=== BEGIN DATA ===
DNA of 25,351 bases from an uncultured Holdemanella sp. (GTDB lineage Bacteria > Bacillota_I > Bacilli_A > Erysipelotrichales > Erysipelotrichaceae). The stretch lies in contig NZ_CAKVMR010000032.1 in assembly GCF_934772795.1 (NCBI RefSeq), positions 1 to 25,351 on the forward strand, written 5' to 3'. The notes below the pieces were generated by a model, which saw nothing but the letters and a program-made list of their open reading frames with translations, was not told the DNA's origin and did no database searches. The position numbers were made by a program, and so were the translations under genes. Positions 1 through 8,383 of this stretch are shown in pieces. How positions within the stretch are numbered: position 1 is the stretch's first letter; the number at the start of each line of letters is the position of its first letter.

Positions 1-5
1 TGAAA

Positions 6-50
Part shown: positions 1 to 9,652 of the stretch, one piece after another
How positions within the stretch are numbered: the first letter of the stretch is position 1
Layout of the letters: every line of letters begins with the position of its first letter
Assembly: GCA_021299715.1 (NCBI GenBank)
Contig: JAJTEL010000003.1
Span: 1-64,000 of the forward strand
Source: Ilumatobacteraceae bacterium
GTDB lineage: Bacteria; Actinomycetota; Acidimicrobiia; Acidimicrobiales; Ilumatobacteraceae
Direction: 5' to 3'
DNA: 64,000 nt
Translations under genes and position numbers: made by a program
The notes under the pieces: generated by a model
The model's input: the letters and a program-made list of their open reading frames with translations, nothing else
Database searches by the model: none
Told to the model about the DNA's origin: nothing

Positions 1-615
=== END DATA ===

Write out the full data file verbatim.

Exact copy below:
DNA of 25,351 bases from an uncultured Holdemanella sp. (GTDB lineage Bacteria > Bacillota_I > Bacilli_A > Erysipelotrichales > Erysipelotrichaceae). The stretch lies in contig NZ_CAKVMR010000032.1 in assembly GCF_934772795.1 (NCBI RefSeq), positions 1 to 25,351 on the forward strand, written 5' to 3'. The notes below the pieces were generated by a model, which saw nothing but the letters and a program-made list of their open reading frames with translations, was not told the DNA's origin and did no database searches. The position numbers were made by a program, and so were the translations under genes. Positions 1 through 8,383 of this stretch are shown in pieces. How positions within the stretch are numbered: position 1 is the stretch's first letter; the number at the start of each line of letters is the position of its first letter.

Positions 1-5
1 TGAAA

Positions 6-50
Part shown: positions 1 to 9,652 of the stretch, one piece after another
How positions within the stretch are numbered: the first letter of the stretch is position 1
Layout of the letters: every line of letters begins with the position of its first letter
Assembly: GCA_021299715.1 (NCBI GenBank)
Contig: JAJTEL010000003.1
Span: 1-64,000 of the forward strand
Source: Ilumatobacteraceae bacterium
GTDB lineage: Bacteria; Actinomycetota; Acidimicrobiia; Acidimicrobiales; Ilumatobacteraceae
Direction: 5' to 3'
DNA: 64,000 nt
Translations under genes and position numbers: made by a program
The notes under the pieces: generated by a model
The model's input: the letters and a program-made list of their open reading frames with translations, nothing else
Database searches by the model: none
Told to the model about the DNA's origin: nothing

Positions 1-615